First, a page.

Thank you.

09 September 2014

Street Harassment Litmus Test

Hello, Readers!

As you're all aware, there's an increasing awareness of the current cultural norm of Street Harassment.  To the Classy Women reading this blog, I'm sorry that it exists and it's so prevalent.  In the face of constant unwanted attention, you Ladies are holding it down, keeping your chins up, and being ridiculously awesome. Laud and honor all around.

Men, we need to get real and set a better example.  Stick around.  We're about to learn something together.

Gentlemen (and considerate Ladies who've stuck around), I know that we all have a desire to compliment/extort/praise beauty when we see it.  So let's take a look at what this increasing awareness of and displeasure at Street Harassment is about.

Let's address this in a point (P), counter-point (CP) format.  Then we'll wrap up with how to avoid harassing people on the street.
P1) The conversation about Street Harassment is NOT telling you that appreciating beauty is bad.
CP1) It IS telling you that comments that objectify others (specifically women) as ONLY objects of physical beauty or a pleasant place to stick one's penis is BAD.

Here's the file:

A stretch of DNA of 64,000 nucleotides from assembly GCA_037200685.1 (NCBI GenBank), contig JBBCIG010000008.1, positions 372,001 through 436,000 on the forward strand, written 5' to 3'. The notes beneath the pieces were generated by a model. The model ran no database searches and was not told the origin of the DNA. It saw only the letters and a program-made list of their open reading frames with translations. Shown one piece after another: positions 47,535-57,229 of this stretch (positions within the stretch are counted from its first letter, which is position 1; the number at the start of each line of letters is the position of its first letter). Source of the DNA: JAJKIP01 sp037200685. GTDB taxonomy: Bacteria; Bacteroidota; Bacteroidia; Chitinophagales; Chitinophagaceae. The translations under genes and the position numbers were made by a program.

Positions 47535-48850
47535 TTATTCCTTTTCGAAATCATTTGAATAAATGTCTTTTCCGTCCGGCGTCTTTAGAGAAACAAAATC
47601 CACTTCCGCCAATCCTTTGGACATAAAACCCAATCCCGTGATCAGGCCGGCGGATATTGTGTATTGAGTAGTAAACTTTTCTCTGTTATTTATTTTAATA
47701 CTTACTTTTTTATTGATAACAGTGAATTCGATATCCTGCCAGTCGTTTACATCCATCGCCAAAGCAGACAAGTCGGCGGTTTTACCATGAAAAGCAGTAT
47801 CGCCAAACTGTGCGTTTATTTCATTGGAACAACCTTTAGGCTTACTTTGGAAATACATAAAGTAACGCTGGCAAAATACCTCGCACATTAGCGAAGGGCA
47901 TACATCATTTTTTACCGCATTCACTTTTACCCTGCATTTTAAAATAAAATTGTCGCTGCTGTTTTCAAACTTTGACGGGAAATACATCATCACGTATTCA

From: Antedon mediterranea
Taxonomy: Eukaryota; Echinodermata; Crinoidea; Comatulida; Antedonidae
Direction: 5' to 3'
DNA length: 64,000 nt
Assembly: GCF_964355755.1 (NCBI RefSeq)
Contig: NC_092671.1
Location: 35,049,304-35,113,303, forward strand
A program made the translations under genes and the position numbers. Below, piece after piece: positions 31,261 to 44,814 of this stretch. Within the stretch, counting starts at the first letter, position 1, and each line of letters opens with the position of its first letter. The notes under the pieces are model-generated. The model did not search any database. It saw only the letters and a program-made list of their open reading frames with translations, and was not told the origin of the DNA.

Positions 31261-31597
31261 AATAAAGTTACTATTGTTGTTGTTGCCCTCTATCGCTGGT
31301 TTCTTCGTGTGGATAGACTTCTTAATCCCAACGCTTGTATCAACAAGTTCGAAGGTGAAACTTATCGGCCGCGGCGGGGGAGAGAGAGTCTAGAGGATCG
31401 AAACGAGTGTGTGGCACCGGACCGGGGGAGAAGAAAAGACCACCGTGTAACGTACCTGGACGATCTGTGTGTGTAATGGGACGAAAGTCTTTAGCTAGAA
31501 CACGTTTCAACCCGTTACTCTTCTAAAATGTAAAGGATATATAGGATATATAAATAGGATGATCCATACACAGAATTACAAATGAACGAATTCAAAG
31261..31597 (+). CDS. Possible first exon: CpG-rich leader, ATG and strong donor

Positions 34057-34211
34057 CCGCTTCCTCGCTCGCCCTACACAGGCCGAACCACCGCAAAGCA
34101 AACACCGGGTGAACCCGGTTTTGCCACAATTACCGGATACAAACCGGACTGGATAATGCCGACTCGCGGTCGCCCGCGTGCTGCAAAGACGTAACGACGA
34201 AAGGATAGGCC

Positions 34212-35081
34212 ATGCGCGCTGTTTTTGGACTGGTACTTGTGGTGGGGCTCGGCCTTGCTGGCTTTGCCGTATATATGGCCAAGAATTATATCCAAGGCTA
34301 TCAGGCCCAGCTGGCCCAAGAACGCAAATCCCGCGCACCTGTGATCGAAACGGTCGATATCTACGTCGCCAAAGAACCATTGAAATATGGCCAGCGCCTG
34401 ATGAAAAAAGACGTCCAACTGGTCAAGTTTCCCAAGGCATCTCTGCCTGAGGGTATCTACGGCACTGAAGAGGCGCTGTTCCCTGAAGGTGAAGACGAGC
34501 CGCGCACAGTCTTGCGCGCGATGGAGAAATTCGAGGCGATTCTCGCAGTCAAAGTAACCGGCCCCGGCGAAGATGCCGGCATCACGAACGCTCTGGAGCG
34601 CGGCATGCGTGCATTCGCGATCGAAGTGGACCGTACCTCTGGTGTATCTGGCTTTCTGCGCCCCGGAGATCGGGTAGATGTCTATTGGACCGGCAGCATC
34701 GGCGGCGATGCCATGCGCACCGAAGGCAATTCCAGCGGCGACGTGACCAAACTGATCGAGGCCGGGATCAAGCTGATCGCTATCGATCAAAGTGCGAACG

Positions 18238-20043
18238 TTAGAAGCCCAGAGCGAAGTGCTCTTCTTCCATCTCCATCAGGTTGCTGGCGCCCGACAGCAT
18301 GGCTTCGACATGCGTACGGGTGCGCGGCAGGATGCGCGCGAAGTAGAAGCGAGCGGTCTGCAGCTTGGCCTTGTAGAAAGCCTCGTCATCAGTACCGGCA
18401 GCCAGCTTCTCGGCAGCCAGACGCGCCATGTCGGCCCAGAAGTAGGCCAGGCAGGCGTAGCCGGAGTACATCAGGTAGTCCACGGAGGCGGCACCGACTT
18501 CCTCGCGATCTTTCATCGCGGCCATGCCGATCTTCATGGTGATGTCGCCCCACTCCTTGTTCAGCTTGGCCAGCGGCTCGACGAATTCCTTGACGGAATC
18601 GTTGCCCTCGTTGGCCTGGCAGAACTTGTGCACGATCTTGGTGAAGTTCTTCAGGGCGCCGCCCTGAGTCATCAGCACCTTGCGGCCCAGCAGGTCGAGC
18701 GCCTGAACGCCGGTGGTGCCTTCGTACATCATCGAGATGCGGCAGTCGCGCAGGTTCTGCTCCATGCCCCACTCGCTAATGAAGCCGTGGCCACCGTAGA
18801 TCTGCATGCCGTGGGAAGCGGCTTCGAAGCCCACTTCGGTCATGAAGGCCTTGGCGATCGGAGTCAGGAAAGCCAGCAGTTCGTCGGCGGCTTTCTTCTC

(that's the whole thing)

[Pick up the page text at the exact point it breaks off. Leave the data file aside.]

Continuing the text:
P2) The conversation is NOT saying that you cannot compliment women
CP2) The conversation IS saying that shouting at women you don't already know can be uncomfortable and threatening.

P3) The conversation is NOT saying that all men are evil, rape-minded beasts.
CP3) It IS saying that the words we use and when we use them matter.

There's more to that conversation, obviously, but these are the 3 points that I see/hear talked about most often in defense of Catcalling/Street Harassment.

With those points in mind, let's look at how we can talk to – and even compliment – women whom we don't yet know.
Put yourself in the scene, you're walking down the street, on the way to pick up a coffee from your favorite local stimulant-pusher, and you see someone you want to compliment.  BEFORE approaching this person, run through this checklist:
0) What is the purpose of your compliment?
      Is the compliment aimed at getting the person to pay attention to you OR, is the compliment aimed at reminding the other person of the objective awesomeness?
     If it's the first case, then don't say anything.  If it's the second, then continue down the checklist.